People who speak softly P*$$ ME OFF!

This is a new phenomenon but I’m currently teaching a small class with only four people in a small hotel meeting room. I don’t experience this normally but these people all seem to just speak softly and I’m constantly saying “HUH???” Because I don’t normally experience this, I think they are responsible for the gap in communication when they’ve repeatedly heard me says “WHAT?” and they don’t speak up. I took my wife to the doctor recently and in that little exam room the MD seemed so meek and timid that he couldn’t speak to where his patient could hear him. That’s unprofessional IMHO and I think people should be aware of whether they are communicating effectively or not.

(steps down from soapbox)

While people who speak softly can definitely be frustrating…are you wearing hearing aids??? You have a moderate hearing loss which would definitely make it seem as if people who are speaking in a perfectly normal volume voice are speaking more softly then they truly are. If you are wearing hearing aids, perhaps they need to be adjusted somewhat…I have seen a lot of patients walking around on 80 and 90% of target settings complaining that people are not talking loud enough simply because their hearing aids are set too low.

Just something to think about.

The reason that I’m on this forum is because I know I have hearing loss. I tried CIC’s and am now waiting on BTE’s so I’m not currently wearing HA’s. However, my point is that, even if my hearing is not perfect, why bother talking if you’re not going to make the effort to communicate with the other person. I’m not the only person with a problem in that scenario. If you keep doing the same thing over and over and expect a different result then I’ve got a bridge in Arizona I want to sell you! If I say “huh?” or “what” several times to the same student, shouldn’t they clue in to the fact that our communication is not working and they need to stand closer, look at me when they talk, enunciate, speak louder… do SOMETHING different???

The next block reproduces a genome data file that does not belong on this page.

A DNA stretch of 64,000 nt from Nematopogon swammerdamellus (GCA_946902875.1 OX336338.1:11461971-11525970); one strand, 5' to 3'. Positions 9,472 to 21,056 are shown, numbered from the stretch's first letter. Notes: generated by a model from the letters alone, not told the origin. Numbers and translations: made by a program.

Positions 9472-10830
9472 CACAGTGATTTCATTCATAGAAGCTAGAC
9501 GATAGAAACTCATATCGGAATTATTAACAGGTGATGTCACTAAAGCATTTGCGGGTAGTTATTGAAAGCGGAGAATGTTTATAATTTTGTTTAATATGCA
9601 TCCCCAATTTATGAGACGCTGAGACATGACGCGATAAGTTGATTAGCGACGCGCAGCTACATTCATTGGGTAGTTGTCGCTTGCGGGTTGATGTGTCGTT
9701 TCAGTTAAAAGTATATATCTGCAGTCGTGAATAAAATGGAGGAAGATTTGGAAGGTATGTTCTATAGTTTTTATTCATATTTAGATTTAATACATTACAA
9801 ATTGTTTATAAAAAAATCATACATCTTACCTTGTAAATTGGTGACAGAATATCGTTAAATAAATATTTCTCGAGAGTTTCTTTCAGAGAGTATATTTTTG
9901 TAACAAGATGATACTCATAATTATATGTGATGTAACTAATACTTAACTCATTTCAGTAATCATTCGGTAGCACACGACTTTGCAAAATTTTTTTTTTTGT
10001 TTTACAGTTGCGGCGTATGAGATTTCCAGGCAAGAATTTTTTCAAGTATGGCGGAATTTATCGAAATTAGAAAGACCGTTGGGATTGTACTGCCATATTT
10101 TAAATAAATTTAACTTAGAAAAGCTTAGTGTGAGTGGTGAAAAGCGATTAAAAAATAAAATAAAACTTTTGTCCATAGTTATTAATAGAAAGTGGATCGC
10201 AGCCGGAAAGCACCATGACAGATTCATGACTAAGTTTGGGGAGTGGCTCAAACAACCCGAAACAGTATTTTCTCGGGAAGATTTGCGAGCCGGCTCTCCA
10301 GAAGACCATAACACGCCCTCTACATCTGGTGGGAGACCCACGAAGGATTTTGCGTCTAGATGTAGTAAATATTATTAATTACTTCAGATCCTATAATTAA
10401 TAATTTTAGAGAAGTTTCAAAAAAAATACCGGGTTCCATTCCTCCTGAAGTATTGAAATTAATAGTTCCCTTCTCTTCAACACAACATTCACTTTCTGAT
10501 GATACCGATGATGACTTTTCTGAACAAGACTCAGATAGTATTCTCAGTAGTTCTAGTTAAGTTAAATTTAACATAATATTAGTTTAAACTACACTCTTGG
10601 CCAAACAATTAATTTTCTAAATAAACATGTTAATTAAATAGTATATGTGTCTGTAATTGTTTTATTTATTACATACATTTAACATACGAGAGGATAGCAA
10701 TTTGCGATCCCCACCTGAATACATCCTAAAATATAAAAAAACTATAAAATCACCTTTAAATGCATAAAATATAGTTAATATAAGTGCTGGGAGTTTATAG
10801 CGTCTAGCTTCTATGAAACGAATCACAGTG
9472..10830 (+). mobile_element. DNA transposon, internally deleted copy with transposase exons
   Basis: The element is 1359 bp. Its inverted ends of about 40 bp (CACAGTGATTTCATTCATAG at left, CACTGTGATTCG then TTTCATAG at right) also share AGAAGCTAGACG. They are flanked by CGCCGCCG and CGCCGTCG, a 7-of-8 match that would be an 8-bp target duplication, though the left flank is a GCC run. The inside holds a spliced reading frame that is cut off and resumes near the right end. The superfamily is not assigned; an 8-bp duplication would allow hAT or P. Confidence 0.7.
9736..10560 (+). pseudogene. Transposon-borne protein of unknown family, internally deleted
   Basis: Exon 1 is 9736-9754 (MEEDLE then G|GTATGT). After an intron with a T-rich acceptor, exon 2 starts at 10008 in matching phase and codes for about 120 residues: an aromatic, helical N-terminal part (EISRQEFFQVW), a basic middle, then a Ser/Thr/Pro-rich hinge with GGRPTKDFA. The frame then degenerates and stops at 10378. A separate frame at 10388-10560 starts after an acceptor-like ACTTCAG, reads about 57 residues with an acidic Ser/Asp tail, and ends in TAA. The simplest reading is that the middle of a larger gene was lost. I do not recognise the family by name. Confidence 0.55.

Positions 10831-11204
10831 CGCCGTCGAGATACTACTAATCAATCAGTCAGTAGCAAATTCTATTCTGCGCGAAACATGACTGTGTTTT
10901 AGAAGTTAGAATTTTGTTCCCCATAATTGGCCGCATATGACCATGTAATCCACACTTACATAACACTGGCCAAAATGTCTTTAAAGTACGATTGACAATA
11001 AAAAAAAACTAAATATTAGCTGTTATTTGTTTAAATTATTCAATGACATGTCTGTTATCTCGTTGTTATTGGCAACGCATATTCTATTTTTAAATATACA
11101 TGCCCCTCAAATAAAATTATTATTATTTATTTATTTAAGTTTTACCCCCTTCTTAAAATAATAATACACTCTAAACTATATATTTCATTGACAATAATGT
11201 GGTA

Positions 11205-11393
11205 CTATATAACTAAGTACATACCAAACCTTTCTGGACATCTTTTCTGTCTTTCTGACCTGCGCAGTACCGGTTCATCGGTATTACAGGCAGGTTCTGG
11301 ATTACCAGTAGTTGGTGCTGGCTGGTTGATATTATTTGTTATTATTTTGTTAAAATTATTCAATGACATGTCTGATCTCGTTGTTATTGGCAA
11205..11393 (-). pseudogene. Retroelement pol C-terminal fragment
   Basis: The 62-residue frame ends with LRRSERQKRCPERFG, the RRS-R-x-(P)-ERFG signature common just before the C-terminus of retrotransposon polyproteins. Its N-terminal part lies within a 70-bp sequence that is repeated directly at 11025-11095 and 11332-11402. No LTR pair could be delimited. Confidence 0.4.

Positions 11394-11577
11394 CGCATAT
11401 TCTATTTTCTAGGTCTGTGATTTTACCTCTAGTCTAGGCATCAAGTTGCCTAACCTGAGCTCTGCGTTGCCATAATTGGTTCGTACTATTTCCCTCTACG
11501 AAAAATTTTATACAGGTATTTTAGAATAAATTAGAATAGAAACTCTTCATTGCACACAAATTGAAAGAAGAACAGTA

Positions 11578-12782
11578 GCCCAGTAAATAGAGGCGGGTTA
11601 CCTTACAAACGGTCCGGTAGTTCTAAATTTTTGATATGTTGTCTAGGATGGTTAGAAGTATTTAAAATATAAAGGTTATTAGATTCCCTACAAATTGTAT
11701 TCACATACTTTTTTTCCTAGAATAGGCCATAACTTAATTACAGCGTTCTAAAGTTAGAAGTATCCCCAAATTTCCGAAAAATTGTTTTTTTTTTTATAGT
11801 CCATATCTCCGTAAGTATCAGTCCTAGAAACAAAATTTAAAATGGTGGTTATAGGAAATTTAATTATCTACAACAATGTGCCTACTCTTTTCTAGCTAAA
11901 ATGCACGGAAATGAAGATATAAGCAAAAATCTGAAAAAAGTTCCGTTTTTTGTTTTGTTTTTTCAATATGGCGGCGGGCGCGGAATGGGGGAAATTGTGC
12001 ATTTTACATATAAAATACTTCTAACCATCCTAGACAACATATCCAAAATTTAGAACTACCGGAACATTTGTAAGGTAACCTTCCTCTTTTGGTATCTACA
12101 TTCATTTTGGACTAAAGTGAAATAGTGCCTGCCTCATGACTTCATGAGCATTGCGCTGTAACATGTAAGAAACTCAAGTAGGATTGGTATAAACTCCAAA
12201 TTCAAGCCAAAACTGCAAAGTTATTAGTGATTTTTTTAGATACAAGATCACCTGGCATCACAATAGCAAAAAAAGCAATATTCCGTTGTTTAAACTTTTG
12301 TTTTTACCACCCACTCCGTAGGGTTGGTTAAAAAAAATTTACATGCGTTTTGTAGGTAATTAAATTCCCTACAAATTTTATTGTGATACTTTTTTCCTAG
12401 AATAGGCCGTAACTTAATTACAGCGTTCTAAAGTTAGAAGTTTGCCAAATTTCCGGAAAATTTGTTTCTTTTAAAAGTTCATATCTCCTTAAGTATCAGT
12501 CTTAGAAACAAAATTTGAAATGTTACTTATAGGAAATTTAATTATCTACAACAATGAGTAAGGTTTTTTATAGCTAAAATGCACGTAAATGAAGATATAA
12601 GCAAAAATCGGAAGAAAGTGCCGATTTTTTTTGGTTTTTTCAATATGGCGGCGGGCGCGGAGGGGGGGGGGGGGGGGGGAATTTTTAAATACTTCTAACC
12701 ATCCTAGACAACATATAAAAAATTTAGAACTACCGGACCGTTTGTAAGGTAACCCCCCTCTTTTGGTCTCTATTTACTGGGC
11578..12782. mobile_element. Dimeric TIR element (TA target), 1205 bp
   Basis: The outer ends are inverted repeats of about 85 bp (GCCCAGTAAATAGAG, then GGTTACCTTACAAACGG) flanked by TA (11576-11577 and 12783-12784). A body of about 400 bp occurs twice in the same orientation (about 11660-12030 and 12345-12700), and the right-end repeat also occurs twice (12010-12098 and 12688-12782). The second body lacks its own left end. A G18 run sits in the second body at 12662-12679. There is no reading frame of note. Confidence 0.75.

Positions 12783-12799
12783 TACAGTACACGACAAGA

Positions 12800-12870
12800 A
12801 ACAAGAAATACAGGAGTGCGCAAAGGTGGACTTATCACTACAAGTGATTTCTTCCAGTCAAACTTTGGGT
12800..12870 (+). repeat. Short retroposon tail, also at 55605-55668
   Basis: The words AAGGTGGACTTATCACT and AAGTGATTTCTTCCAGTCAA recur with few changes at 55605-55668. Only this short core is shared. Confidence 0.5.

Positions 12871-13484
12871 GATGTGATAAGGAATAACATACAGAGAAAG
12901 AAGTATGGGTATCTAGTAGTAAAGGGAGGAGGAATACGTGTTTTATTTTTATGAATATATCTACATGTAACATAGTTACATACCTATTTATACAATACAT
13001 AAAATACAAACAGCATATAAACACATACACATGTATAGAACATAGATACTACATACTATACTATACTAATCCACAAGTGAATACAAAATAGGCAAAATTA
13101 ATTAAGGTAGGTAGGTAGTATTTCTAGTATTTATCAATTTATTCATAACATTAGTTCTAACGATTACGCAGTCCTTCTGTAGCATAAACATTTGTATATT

The MD I mentioned raised his voice for about 15 seconds and then reverted to his normal voice again. My wife, who has no hearing loss I know of, couldn’t hear him either. I guess people just tend to stick with what they are normally accustomed to until they have a motivating enough reason to change it.

You need to tell your students you have a hearing loss and they need to speak up so you can hear them. You could also tell them your HA are in for repair and without them you are having trouble hearing them and they need to speak louder. Nothing is worse than a soft talker! Good luck!

Get your hearing aids and then complain. While I can sympathize with your frustration you need to meet people half way and so far you haven’t done that. Most people don’t care about your hearing problem, nor do they understand it. It’s YOUR problem, not theirs. Went to motor vehicle a couple of years ago and the woman refused to speak up. My wife was there and she was trying to help me but this woman had the nerve to tell my wife that she was interfering. The woman standing next to her, behind the counter, even said you have to speak up dear he’s hard of hearing. All to no avail. I think there should be a law that once you explain your situation and you are ignored you should be allowed to climb over the counter and strangle the person.:eek: Get your hearing aids. Then you can complain all you want, although it probably won’t matter.

I DID tell them that right from the beginning! I know to do that from past experience.

I told the MD the same thing but they all seem to revert to their comfort zone in short order. This causes me to have another thought… if my employer is obligated to accommodate my disability, should they provide my HA’s?? :smiley:

I’m just blowing off steam, pay no attention! :stuck_out_tongue:

Many states have offices of vocational rehabilitation that do provide hearing aids to those working/in search of work…I see probably 2-5 a month who get hearing aids I would normally sell at $4600/pair for nothing.

Precisely. Moreover, many people are convinced that hearing aids eliminates all hearing problems.

I tried to explain my problems to my colleagues at the office. I can’t complain, they listened patiently, but that’s about all :smiley: